OK, brief setup. Nate is best friends with Amelia’s brother, and she’s crushing on him pretty hard. They are in gym class and randomly paired up for badminton…
I have never been more relieved in my life than I was when Coach MacDonald assigned us each to a court and passed out our birdy-thingy. I threw myself into the game ignoring all the awkwardness and pent up emotions that wouldn’t leave me alone. Nate and I were nearly unstoppable. It almost seemed as if I could sense where he was. I knew if he would be there to lob the shuttlecock back or if I needed to, but I refused to linger on the strange awareness—calling it a sportsman sixth sense. Hey, denial isn’t just a river in Egypt!
At the end of the period it wasn’t a surprise we were at the top of the boards. Nate slapped me a high five and pulled me into a bear hug—my feet lifted off the ground as he spun. The minute his hand touched mine a bolt of electricity went through me, and when his arms closed around me it got worse. Every muscle in my body went rigid with pain. My skin felt like it was shrinking and my head pounded. My world shrank to a tiny pinpoint, and all I could focus on was the glowing presence that was Nathanial.
As he set me on the ground my rigid body turned to liquid and I slumped to the floor. I was only vaguely aware of him scooping me up and shouting something as he ran out of the gym. I expected him to take me to the nurse’s station behind the office, so I was shocked when I heard the school doors slam shut behind us. He placed me on the ground beneath a stand of trees across from the door, his hands gentle on my face.
“Come on, Lia. Come on back to me.” He said in a voice that echoed strangely in my ears. He pressed something cool and damp into my palm, and then ran his hands up and down my arms briskly. Slowly the pain receded and awareness returned, my body still felt like Jell-O. “Take it easy, don’t try to move yet.” Nathanial said quietly, his hands never leaving my skin.
“Wha…” I mumbled, blushing at the slurred voice before swallowing and trying again. “What happened?” That sounded better, but my voice was weak and strained like I had spent too much time screaming.
‘Shhhh. It’s ok. I’ll explain later. You need to rest now.”
We sat for a few minutes—him murmuring and rubbing my arms, me trying to figure out what was going on. I studied his face from beneath my lashes, the concern in his eyes obvious. I concentrated on trying to twitch a finger or wiggle a toe. My heart raced in fear as I wondered how long until someone else came to help. Was I dying? Why couldn’t I even wiggle my toes? “Seriously, Nate, what the hell happened? Shouldn’t you take me to the nurse? I should probably go to the hospital.”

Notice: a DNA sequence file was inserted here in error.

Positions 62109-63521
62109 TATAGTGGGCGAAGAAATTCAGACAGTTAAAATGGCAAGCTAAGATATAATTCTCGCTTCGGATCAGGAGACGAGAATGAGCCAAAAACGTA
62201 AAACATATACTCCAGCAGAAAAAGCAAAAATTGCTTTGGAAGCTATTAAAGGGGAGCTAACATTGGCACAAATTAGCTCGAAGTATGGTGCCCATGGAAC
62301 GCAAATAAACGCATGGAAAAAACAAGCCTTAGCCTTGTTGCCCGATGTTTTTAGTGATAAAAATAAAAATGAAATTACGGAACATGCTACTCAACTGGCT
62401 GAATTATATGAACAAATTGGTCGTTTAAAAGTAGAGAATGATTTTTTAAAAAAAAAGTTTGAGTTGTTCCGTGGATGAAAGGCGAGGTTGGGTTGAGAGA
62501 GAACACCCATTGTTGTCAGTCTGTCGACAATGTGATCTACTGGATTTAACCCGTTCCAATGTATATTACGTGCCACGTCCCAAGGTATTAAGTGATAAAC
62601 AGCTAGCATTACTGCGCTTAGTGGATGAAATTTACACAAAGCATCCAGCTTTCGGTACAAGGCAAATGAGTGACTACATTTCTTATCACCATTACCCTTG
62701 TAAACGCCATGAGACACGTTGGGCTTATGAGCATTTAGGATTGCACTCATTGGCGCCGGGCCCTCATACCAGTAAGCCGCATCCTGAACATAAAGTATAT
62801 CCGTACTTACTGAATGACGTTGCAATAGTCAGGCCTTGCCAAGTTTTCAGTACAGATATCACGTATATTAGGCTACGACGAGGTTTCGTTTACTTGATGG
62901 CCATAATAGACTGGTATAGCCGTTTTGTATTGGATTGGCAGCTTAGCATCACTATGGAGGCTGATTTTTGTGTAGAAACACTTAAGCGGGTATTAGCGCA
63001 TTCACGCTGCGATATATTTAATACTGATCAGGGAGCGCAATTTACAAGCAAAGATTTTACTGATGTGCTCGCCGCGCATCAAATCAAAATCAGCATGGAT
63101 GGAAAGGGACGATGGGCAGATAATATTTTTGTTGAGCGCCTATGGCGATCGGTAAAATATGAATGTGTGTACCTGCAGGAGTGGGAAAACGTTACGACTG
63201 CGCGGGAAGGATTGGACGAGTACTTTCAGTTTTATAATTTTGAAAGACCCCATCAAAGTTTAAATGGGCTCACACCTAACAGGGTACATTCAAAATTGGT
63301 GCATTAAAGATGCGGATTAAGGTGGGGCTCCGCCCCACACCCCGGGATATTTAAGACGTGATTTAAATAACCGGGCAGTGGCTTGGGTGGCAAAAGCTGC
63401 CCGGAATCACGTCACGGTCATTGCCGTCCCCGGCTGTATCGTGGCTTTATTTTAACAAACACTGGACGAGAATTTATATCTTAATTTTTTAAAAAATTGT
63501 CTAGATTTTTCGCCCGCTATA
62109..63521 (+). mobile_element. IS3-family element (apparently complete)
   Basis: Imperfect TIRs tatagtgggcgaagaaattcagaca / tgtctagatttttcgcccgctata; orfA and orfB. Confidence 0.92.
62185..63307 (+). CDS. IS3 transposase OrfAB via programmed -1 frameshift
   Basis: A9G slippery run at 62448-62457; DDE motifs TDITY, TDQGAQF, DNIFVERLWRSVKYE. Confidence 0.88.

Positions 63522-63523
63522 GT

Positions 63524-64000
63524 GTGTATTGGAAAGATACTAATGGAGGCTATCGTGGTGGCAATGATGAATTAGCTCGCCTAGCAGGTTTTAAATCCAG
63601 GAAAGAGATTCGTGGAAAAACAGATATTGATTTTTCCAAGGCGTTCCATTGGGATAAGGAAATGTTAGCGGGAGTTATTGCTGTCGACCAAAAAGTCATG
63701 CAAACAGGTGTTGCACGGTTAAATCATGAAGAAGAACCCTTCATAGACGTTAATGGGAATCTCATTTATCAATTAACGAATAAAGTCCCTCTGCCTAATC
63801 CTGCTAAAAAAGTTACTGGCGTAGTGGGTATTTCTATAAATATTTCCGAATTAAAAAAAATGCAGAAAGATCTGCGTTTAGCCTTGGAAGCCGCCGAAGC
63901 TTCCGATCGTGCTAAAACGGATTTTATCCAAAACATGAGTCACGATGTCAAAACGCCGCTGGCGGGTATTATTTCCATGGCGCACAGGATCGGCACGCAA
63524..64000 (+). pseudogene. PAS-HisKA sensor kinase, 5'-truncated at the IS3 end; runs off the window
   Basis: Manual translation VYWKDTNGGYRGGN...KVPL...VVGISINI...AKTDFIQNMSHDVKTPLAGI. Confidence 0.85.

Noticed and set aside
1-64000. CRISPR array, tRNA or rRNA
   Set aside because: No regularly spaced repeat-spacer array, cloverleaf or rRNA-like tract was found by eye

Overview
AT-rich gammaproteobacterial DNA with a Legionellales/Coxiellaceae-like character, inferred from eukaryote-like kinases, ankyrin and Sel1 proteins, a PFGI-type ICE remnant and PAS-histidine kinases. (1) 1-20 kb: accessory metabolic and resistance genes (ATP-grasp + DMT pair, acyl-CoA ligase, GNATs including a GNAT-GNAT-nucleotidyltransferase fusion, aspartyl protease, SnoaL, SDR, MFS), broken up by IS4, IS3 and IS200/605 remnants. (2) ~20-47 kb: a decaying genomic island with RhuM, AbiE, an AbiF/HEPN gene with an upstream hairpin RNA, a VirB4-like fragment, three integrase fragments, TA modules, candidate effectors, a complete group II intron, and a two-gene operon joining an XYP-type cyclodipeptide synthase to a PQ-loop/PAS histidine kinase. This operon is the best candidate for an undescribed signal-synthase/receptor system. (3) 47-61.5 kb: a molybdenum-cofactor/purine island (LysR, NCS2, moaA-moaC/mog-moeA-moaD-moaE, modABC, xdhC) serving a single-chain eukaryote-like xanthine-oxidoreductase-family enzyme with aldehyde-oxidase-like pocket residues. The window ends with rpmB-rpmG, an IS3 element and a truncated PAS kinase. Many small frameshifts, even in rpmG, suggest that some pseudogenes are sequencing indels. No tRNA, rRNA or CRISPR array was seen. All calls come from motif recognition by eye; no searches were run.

“Trust me, you don’t want anyone here to know about this, Lia. If you wanna call your mom and have her come get you, that’s fine, but you can’t tell anyone at school about this. I’m so sorry. I thought I had it under better control. I just got kind of emotional, and it’s harder to control when I get emotional…” He trailed off, looking at the ground miserably. He tore the head off a blade of grass and tossed it before looking back up at me sheepishly. “I promise I didn’t do it on purpose, Lia.”
“Whoa, wait. You haven’t called my mom or anything? What…” I trailed off, unsure how to finish the thought. I wasn’t good with confrontation. When I get angry my tongue seems to get tied in knots and embarrass me. It’s very hard to make a valid point in an argument while stammering. “What did you do to me, Nate? And why exactly can’t I go to the hospital?”
“Well, more or less, you just got struck by lightning.”
“Wait, what?” My brain stopped processing for a prolonged moment unable to wrap around that one. How the hell had that happened? “So basically I was filled 1.21 jiggawatts? Can I travel through time now?”
Nate shook his head with a crooked grin. “You haven’t gone Back to the Future, McFly.”
“Ok, seriously, how did it happen?” I felt something close to panic welling inside me. This was crazy, right? I couldn’t really move, and he was telling me he somehow generated enough electricity to render my nervous system useless? On the freak-out meter—I was burying the needle in the red.